Arthritis is a condition where joints become inflamed or painful. The most common form of arthritis is osteoarthritis, which impacts both humans and animals. In dogs, arthritis usually occurs in older dogs, although younger dogs can also develop it.
There are seven main symptoms of arthritis in dogs, including joint stiffness, lameness, pain, swelling, redness, heat and reduced mobility. These symptoms can vary from dog to dog, depending on their age and breed.
It’s important to know the signs of arthritis in dogs. While arthritis cannot be cured, it can be managed, so it is not painful for the dog.
If you want to learn more about the 7 common signs of arthritis in dogs, then keep reading.
The 7 Common Signs Of Arthritis In Dogs
Reluctance to Move
Dogs who have arthritis will often show reluctance to move around. They may seem stiff when attempting to walk or run. This could indicate arthritis, which causes inflammation in the joints.
A common sign of arthritis is that a dog will be reluctant to do activities that the dog could once do with ease.
An example of this is a dog who used to walk up the stairs with no issue, but now avoids, or struggles to walk upstairs. Another example could be a dog who used to love running around, but now is reluctant to run and play.
If you notice these signs of your dog, you should go to a vet. This could be a sign that the dog is in pain, and is suffering from arthritis, which is making their joints sore.
Another sign of arthritis in dogs is tiredness. Some dogs who suffer from arthritis will appear lethargic and lacking in energy. A dog who has arthritis will look weak and exhausted, even if they are eating well.
You might notice that your dog seems tired all the time, or is sleeping more than usual. If you see this happening, you should take your dog to a vet as soon as possible.
It could also be that after a walk, the dog needs a lot more rest than he, or she, previously required. While this is also common with age, it’s important to check with a vet.
When a dog suffers from arthritis, one of the first things that you may notice is a limp.
As the dog walks, his legs will feel sore and painful.
You may notice that your dog is putting more weight on one leg, over and over.
It could also be that the dog avoids putting pressure on one leg, which shows a clear limp.
Some dogs may experience lameness in both of their hind legs, this is especially true if the spine is affected by arthritis.
Likewise, some dogs will only experience limps at certain times, whereas others will always limp. It’s best to visit a vet if you notice your dog limping regularly.
Irritability is another symptom of arthritis in dogs. When a dog suffers from arthritis, there will be increased levels of stress.
No one is happy when they are in pain, especially when they can’t properly communicate that pain.
It’s very common for a dog to become irritable when they are suffering from arthritis. It may mean that the dog snaps, or the dog wants to be left alone.
Furthermore, it’s also common for a dog to not want to be touched. You should not touch a dog, when they have clearly shown they do not want to be touched.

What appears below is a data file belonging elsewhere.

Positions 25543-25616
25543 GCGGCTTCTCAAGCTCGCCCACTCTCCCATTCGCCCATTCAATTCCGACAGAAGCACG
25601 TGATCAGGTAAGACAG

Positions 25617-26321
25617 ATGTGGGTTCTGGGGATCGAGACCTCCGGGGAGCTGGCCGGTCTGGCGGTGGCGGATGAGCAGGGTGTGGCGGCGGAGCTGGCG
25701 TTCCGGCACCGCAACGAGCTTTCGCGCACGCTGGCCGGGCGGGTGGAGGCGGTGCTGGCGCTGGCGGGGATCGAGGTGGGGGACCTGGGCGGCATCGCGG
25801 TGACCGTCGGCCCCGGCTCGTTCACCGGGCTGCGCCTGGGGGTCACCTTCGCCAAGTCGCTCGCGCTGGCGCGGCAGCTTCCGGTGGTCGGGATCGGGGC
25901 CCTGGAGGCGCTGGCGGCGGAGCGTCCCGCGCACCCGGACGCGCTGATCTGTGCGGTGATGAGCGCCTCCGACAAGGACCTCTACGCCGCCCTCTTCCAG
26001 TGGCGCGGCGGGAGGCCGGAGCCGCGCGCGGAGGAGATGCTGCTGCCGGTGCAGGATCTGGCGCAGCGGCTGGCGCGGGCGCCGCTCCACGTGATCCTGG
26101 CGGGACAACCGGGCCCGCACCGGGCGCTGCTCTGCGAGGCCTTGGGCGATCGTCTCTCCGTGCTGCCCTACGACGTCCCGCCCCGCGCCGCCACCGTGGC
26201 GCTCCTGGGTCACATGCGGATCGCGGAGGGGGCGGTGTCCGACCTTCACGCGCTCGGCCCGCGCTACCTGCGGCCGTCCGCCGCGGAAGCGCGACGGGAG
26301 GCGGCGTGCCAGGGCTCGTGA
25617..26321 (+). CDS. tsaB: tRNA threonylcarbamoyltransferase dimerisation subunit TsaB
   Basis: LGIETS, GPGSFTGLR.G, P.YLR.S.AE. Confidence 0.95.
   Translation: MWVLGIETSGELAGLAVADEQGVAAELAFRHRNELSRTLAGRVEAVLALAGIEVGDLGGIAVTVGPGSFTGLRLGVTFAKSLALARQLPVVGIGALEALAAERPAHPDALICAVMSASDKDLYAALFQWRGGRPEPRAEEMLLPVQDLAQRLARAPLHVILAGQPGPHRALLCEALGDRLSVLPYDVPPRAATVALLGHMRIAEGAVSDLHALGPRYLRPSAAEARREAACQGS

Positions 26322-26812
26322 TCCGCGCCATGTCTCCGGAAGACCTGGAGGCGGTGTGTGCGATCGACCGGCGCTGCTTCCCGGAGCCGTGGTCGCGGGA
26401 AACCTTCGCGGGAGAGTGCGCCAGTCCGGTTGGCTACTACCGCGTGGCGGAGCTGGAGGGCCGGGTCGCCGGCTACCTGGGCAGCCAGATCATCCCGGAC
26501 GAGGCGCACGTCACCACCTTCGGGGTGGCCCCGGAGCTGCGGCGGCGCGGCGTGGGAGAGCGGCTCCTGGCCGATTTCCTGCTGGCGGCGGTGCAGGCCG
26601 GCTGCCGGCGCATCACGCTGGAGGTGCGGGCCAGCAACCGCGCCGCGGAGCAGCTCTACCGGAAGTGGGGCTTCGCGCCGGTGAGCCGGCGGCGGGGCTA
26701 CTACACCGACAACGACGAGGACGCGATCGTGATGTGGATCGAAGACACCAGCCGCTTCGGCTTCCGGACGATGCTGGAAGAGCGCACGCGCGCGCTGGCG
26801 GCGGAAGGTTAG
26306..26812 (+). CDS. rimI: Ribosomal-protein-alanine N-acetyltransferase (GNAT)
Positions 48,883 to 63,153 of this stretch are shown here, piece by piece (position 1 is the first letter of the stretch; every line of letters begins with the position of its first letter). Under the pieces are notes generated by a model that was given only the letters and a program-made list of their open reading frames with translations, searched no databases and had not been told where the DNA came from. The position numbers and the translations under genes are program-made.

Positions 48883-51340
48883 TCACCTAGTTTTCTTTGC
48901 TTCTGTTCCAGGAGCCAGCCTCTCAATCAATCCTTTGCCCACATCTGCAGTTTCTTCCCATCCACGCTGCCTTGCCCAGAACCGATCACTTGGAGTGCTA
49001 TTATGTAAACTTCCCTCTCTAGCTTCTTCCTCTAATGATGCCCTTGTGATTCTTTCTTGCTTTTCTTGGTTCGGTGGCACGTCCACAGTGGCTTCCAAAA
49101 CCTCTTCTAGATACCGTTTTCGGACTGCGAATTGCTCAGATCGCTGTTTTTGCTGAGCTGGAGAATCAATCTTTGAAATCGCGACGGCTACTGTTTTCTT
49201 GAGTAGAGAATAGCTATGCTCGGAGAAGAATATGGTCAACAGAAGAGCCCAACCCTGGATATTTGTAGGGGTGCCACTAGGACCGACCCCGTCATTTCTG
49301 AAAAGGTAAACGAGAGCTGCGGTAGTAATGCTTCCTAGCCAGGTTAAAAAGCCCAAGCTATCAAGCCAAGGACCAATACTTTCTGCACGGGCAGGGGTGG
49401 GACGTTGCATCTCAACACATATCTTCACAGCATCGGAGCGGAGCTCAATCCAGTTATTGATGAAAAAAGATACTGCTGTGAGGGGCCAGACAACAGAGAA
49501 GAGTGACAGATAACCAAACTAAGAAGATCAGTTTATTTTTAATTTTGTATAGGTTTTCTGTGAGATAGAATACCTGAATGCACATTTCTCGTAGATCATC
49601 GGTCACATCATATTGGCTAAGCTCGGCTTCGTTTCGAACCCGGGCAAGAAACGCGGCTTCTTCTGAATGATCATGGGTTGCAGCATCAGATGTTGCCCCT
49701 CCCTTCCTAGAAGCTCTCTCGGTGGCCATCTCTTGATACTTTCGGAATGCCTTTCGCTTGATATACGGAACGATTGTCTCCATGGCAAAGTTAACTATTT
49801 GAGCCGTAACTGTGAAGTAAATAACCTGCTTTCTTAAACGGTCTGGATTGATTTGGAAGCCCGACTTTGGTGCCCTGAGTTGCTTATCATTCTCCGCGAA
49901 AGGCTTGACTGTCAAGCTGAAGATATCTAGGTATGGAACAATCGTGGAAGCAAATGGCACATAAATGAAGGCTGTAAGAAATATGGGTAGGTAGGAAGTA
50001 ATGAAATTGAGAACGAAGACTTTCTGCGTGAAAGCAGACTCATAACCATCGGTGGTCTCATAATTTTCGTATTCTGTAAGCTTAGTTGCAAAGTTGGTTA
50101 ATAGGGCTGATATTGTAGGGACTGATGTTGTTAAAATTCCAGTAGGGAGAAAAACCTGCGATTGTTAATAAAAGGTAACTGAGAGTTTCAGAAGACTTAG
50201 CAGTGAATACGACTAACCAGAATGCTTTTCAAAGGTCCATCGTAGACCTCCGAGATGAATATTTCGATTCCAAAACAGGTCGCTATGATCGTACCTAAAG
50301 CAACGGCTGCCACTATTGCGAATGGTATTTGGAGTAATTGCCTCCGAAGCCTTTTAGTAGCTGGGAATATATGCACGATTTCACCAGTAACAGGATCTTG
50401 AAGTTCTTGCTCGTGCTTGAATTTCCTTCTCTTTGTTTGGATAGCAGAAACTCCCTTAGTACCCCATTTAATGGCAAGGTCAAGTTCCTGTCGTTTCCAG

A dog could easily snap, or bite, someone. This is because the dog is trying to communicate that the area is in pain.
Always take a dog to the vets if he, or she, has become irritable. This is extra important if a dog does not like a certain area of their body to be touched.
Dogs tend to lose muscle mass as they get older. But, if a dog has arthritis, they lose muscle mass faster.
As a result, a dog with arthritis will often appear thinner than normal.
Usually, the dog will only appear thinner in the area where arthritis is present. This could mean that only one leg is thinner, or two legs are thinner, and so forth.
If a dog is looking thinner, especially in certain areas of their body, check with your vet.
Licking, Chewing, & Biting
A dog who has arthritis will typically lick, chew, or bite at themselves.
This is because the dog is uncomfortable, and is trying to reduce the amount of pain. The dog will typically lick, chew, or bite the area that is uncomfortable.
Another reason could be because the dog feels extremely uncomfortable and is trying to comfort itself.
If you notice that your dog is chewing, biting, or licking areas of its body more frequently, you should consult a vet. This may not be a sign of arthritis. The dog may have a skin problem, or possibly an anxiety problem.
Yelping when Touched
Yelping when a dog is touched is a common symptom of arthritis.
If a dog starts yelping after being touched, then it may indicate that the dog is experiencing discomfort.
The dog is likely to yelp if the area that was touched hurts. For example, if you touch your dog’s leg, and the dog starts to yelp in pain, that is a clear sign that something is wrong.
This can be a sign of arthritis, but it could also be a sign of a pulled muscle, or another issue with the muscle, or bone.
Contact a vet immediately if you notice a dog yelping after being touched.
Arthritis is a very painful condition that affects both dogs, and humans. If you notice any of these seven symptoms, then contact your vet right away.
They will be able to conduct a full exam on your pet and determine whether it is arthritis.